“To take from one, because it is thought his own industry and that of his fathers has acquired too much, in order to spare to others, who, or whose fathers, have not exercised equal industry and skill, is to violate arbitrarily the first principle of association, the guarantee to everyone the free exercise of his industry and the fruits acquired by it.” — Thomas Jefferson, April 6, 1816
What follows is my Op-Ed in today's Orlando Sentinel. If you are a rapid environmentalist your comments are not welcome...
This summer marks five years since the "Great Recession" officially ended.
For millions of Americans, it probably does not seem possible that our economy has grown for that long. After all, by historical standards, the current recovery is anemic, if not borderline invisible.
Sixty months after the last recession ended, the unemployment rate is still well above the 4 percent to 5 percent range we would see in past recoveries. The gross domestic product continues to slog along at a 1 percent to 2 percent growth clip. Nearly half of all Americans are receiving some form of social-welfare income from taxpayers, and the labor-force participation rate — the percentage of Americans working or seeking work — is at a three-decade low.
For young people, the news is even worse, with far greater rates of unemployment or total disconnection to the labor force or to a job that matches their education.
This latter reality is why this fall I am going to show my students where Williston, N.D., is located; 2,188 miles from Orlando, Williston is a modern-day boomtown that is providing jobs, high incomes and hope to people all over the world.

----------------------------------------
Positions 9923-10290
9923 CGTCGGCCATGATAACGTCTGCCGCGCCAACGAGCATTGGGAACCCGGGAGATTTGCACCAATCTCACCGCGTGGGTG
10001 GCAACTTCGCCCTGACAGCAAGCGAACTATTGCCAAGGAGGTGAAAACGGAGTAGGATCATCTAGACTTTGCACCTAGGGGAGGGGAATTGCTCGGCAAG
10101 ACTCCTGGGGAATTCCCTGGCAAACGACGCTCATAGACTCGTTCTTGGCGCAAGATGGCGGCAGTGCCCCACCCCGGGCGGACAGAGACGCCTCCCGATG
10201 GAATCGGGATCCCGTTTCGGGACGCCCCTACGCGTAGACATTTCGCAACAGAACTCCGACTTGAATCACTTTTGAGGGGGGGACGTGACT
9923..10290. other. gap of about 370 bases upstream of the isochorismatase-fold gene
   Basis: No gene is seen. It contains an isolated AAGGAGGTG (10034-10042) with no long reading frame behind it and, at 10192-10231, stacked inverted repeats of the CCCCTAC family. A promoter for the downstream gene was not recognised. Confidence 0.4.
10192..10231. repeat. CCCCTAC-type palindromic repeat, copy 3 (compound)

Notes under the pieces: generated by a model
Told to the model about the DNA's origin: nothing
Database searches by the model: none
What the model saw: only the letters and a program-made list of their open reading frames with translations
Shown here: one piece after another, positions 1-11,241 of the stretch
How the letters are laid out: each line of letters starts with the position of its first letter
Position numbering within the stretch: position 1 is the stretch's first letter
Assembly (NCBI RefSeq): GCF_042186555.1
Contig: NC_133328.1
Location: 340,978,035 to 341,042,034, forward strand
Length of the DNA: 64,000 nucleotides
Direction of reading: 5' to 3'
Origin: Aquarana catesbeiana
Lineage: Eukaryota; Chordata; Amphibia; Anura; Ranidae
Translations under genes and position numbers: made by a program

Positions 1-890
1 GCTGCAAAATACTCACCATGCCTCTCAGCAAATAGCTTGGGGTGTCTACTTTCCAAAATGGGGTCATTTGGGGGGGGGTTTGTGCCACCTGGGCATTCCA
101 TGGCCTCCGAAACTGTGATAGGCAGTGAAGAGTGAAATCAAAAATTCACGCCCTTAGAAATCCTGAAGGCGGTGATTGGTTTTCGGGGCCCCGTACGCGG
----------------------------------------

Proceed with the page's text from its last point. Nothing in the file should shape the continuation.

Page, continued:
While driving through North Dakota this summer with my family I decided we would spend a few hours looking around and talking to people who have poured into this remote locale.
What I found was Saudi Arabia of the North American plains. Stunning to behold, I looked out upon hundreds of oil wells as far as the eye could see. My family and I saw billboards advertising new-home subdivisions and ads on newly constructed buildings that offered employment to truck drivers, carpenters, electricians and more. Everywhere we looked were new businesses ranging from hotels to restaurants, heavy-equipment dealers, car dealerships and everything else a booming town would need.
At the local Wal-Mart, we saw and heard workers of all races and ethnicities. The young man who bagged our items was a young immigrant from Africa. His starting pay? $17.10 per hour. If he offered to work the night shift, he would make $19 per hour.
The girl at the window of a fast-food restaurant was from Russia. Starting pay for her? $15 per hour.
What, in the name of supply and demand, can possibly lead to two teenagers earning several dollars more than the $10.10 minimum wage that Barack Obama and Charlie Crist desire?
It is simple.
North Dakota decided years ago that the vast oil reserves under the ground and accessible only by technology called fracking would be fair game to the oil companies willing to come in and get it.